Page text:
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David Baazov, president and chief executive officer of gaming company Amaya, looks on prior to their annual general meeting in Montreal, June 22, 2015.© Christinne Muschi / Reuters/Reuters

Quebec's securities watchdog says it has uncovered a sophisticated system of insider trading involving former Amaya Inc. chief executive David Baazov by which kickbacks were paid in exchange for stock tips on several impending takeovers. The deals stretch back six years – long before Amaya took over gambling behemoth PokerStars in 2014.

Further, the Autorité des marchés financiers (AMF) says some members of a close-knit network of family and friends continued trying to profit from privileged information into this year, seemingly unperturbed by the regulator's investigation into the matter.

Streetwise: Baazov's exit helps Amaya move past former CEO's scandal

Related: Amaya: The largest insider trading investigation in Canadian history

In court documents laying out its case against Josh Baazov, David's brother, and 12 others who faced allegations in March of trading on inside information involving Amaya, the AMF says its investigation has found evidence that the group had a refined system that rewarded insider information with kickbacks typically representing 10 per cent of the net profits gained.

"These were the activities of an organized group that traded regularly on information of numerous mergers and acquisitions still unknown to the public," the AMF said in the documents, adding the individuals involved sometimes used coded language to conceal the real meaning of their messages to each other.

Information filtered down and out in a pyramid-like fashion with David Baazov being the source of much of the privileged intelligence, the regulator alleges. Kickbacks were paid in many forms, including cash, cheques and luxury objects such as a $13,000 Rolex Daytona watch, the regulator said. In all, the AMF estimates the individuals made a combined profit from the trades of about $1.5-million.

The evidence in the court documents shows AMF investigators have accessed e-mails, text messages and phone and bank records belonging to many of the individuals as it tries to piece together a case against David Baazov and other associates. It is the biggest insider trading investigation in Canadian history.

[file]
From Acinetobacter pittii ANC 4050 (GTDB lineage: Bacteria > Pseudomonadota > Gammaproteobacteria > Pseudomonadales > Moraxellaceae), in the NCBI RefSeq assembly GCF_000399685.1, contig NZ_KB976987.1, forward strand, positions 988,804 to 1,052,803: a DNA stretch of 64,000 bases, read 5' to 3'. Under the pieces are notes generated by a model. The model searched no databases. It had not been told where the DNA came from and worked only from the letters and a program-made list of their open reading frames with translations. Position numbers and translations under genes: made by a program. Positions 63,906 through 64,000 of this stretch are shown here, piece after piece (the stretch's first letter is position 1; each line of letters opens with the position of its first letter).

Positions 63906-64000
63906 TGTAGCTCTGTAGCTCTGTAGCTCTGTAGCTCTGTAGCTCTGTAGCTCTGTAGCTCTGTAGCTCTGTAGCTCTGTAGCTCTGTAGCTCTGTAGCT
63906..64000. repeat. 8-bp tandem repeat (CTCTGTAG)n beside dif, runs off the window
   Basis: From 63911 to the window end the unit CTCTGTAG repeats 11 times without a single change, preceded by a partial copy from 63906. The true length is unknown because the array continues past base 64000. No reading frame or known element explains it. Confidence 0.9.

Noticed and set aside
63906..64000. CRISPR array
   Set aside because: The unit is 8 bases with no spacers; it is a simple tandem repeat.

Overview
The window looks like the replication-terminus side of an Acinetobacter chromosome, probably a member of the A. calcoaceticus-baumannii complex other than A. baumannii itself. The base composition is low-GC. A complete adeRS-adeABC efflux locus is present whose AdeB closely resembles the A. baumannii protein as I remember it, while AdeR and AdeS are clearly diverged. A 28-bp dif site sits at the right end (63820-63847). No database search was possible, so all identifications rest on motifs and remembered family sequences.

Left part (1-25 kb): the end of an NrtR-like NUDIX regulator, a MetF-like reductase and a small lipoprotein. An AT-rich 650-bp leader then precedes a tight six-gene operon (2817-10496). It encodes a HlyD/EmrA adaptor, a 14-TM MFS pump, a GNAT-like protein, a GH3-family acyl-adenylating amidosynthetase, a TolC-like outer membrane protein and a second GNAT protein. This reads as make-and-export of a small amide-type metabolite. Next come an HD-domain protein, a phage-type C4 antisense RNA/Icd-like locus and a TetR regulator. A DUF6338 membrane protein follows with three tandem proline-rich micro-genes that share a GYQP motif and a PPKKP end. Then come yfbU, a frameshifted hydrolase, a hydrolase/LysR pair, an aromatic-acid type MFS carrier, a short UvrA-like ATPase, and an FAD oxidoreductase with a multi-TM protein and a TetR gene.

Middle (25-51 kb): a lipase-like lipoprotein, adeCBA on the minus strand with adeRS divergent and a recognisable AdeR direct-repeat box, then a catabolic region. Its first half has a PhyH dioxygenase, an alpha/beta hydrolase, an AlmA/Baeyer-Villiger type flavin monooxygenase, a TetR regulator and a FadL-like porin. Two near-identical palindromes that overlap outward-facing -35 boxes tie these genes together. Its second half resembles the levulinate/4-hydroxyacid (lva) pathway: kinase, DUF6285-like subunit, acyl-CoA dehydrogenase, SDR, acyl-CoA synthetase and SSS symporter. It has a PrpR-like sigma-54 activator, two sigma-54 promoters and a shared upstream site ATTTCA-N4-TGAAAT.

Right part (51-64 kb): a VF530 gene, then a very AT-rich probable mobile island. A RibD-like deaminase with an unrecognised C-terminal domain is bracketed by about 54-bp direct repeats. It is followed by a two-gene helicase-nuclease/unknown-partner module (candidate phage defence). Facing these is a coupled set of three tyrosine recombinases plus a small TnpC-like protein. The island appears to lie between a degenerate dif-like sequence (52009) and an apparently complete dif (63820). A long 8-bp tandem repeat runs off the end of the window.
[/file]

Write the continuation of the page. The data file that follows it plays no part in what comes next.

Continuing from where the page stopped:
The AMF laid charges in March against Mr. Baazov in relation to Amaya's $4.9-billion (U.S.) takeover of PokerStars owner Oldford Group Ltd., notably for aiding with trades while in possession of privileged information, influencing or attempting to influence the market price of Amaya securities, and communicating privileged information. Benjamin Ahdoot, a childhood friend of Mr. Baazov, and Yoel Altman, an adviser to Amaya, were also charged with insider trading.

A related but separate, non-penal case was also opened in which the AMF executed search warrants and obtained freeze and cease-trade orders against 13 people including Josh Baazov and Craig Levett. The two men worked together at firms called Blackbelt and Baalev, both of which did consulting for Amaya, according to the AMF. The regulator accused the 13 of trading on inside information about potential M&A involving Amaya.

Ian Robertson, a spokesman for David Baazov, said Mr. Baazov's lawyers have filed a notice contesting the AMF's allegations. "Mr. Baazov is innocent of any wrongdoing and he is eager to present his defence," Mr. Robertson said by e-mail.

The AMF alleges in this new document that some or all of the 13 individuals traded on information related to at least six impending takeover deals, starting with Amaya's initial play for Cryptologic Ltd. in late 2010 and continuing well into this year with David Baazov's announcement of his offer to take Amaya private for $21 per share.

Two of the deals the individuals made money on – Scientific Games' purchase of WMS Industries Inc. and the Intertain Group's purchase of some assets belonging to Gamesys – did not involve Amaya, but the regulator says the evidence suggests David Baazov's connections allowed him to obtain information to tip off others.

The trail of information was relatively clear, although it differed for each transaction, according to the AMF. In general, the documents allege, David Baazov passed on privileged information on some deals to his brother Josh and to Mr. Levett. Josh Baazov communicated information to Mr. Levett and to Isam Mansour, alias Sam Miller, who previously worked with the two men at Blackbelt, according to the allegations. Mr. Levett and Mr. Mansour in turn are alleged to have told others.

In one 2013 e-mail detailed by the AMF, Mr. Levett wrote to Josh Baazov with the subject "WMS" and said: "Hi Josh. Here is what we owe your brother. I will have a check [sic] for him and you to [sic]." According to the regulator, Mr. Levett later made out two cheques totalling $32,100 to Josh Baazov, also known as Ofer Baazov, which were cashed. On the cheques, Mr. Levett had allegedly written: "gift."

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